Nissan LEAF Review
The Nissan LEAF is definitely the hottest EV on the planet. It’s a well-equipped, all-electric hatchback which seats five adults and, using its second-generation version, could travel up to 150 miles on one charge. The LEAF is available to test-drive and buy at Nissan dealerships across the USA.
Nissan LEAF Styling
Nissan toned down the styling of this redesigned 2018 variant of this LEAF. The first-generation version’s bulging headlights and broad rear-end were substituted using a fashion in keeping with the remainder of Nissan mainstream line-up. There are a few design flourishes–such as a rising beltline and blacked-out back pillar to provide a feeling of a floating roof–however they’re restrained. Rounded and tender lines in the prior version were created clear for a somewhat sportier feel.
The headlights are incorporated into the entire body–wrap around the borders of the automobile. The back gets a fashionable new tailgate that conveys the traces out of the window treatment. The brand new LEAF became aerodynamic without fretting about this Prius-like curved roof which you see on additional versions such as the Tesla Model 3 and Model X.
The mainstreaming of this LEAF’s layout isn’t a terrible thing. It was a conscious choice by Nissan to create its favorite EV as available as possible to mainstream motorists. You’re able to observe the smallest carryover in the first-generation version but chiefly as a token of persistence.
By and large, you can set the new LEAF’s layout in the generic type of small hatchbacks. Actually, the Nissan LEAF and Chevrolet Bolt aren’t completely dissimilar in appearance, together with the Bolt feeling slimmer and vertical with its wheels pushed into the corners–along with the new LEAF marginally more compact. Both versions are somewhat more affordable and capable of versions such as the Fiat 500e or even BMW i3, which have significantly more control appeal.
Nissan LEAF Performance
Nissan says that its more potent inverter and enhanced control software also boost performance.
All electric cars are famous for high-torque from zero rpm–a gearhead way to state pulling away from a stoplight is a lot of fun. The combo of quietness and quick lift-off makes the LEAF a zippy good period in urban driving.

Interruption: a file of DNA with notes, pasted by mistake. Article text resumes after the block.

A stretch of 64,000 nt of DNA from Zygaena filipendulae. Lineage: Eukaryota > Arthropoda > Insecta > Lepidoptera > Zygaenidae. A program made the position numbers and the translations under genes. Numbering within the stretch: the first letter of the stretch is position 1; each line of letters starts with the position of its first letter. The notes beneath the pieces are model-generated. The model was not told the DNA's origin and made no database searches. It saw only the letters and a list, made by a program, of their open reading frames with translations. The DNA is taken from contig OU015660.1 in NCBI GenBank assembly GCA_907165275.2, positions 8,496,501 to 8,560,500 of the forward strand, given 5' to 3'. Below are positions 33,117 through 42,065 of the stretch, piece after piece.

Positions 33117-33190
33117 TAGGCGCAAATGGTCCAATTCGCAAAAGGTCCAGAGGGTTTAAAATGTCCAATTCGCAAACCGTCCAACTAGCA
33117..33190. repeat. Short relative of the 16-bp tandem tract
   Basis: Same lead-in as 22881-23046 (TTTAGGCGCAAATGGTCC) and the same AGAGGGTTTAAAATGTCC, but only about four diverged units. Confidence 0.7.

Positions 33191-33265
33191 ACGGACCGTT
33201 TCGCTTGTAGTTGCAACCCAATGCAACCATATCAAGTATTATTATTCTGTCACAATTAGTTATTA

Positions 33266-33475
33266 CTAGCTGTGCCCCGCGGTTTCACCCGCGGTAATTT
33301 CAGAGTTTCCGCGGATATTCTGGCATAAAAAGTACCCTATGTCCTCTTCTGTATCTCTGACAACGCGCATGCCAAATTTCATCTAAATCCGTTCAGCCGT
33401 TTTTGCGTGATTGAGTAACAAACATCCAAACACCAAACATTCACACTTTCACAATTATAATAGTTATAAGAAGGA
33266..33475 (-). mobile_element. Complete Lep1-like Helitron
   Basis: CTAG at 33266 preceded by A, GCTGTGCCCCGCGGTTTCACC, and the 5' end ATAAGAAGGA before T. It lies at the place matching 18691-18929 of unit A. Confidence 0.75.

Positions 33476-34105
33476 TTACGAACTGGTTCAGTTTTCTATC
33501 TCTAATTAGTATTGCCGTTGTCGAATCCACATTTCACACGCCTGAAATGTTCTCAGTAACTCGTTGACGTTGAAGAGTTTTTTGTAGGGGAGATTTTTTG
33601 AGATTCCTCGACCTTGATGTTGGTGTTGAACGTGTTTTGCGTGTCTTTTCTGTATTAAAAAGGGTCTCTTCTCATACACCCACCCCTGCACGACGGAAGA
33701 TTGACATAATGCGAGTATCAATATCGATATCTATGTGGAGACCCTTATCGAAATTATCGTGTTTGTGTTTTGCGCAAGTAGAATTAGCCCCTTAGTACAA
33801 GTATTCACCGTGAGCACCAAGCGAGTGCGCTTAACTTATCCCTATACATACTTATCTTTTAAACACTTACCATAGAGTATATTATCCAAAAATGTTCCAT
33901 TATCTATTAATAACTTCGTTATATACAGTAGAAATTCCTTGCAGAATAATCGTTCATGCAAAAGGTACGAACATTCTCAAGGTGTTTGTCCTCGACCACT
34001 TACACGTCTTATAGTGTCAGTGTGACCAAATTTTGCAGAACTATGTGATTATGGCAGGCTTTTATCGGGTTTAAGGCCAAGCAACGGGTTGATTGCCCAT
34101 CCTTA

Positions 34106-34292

While the size of this new LEAF’s electrical motor is nearly equal to the Bolt’s motor, Nissan states that its EV accelerates from zero-to-60 miles per hour in 8.5 seconds–compared to the Chevy Bolt’s faster 6.3 minutes. This is likely based on software controls–even though both cars have lots of oomph for simple highway merging and very rapid motions from zero-to-40 mph.
The LEAF’s battery pack is located under the ground beneath the seats, making it to feel stable and stable when taking corners. Overall, the superb performance and managing of this LEAF–and its own high-tech inside–give the Nissan EV a premium feel. The 2018 Nissan LEAF is quieter than its predecessor, as a result of noise-reducing strategies, such as acoustic glass and enhanced insulating material designed to remove any whine from the electric engine reaching the cottage.
Nissan LEAF Efficiency, Range
The new variant of the planet’s bestselling all-electric car receives a bulge in forcing range to approximately 150 kilometers (from 107 kilometers). The so-called LEAF 2.0 is equipped with a 40-kilowatt battery that permits the vehicle to travel farther on one charge–beating out the rest of the EVs except that the 60-kWh 238-mile Chevrolet Bolt and vehicles provided by Tesla Motors. While the LEAF provides less variety than these versions, many buyers can expect to pay a few tens of thousands of dollars less to get a LEAF than to get a Bolt or Tesla Model 3.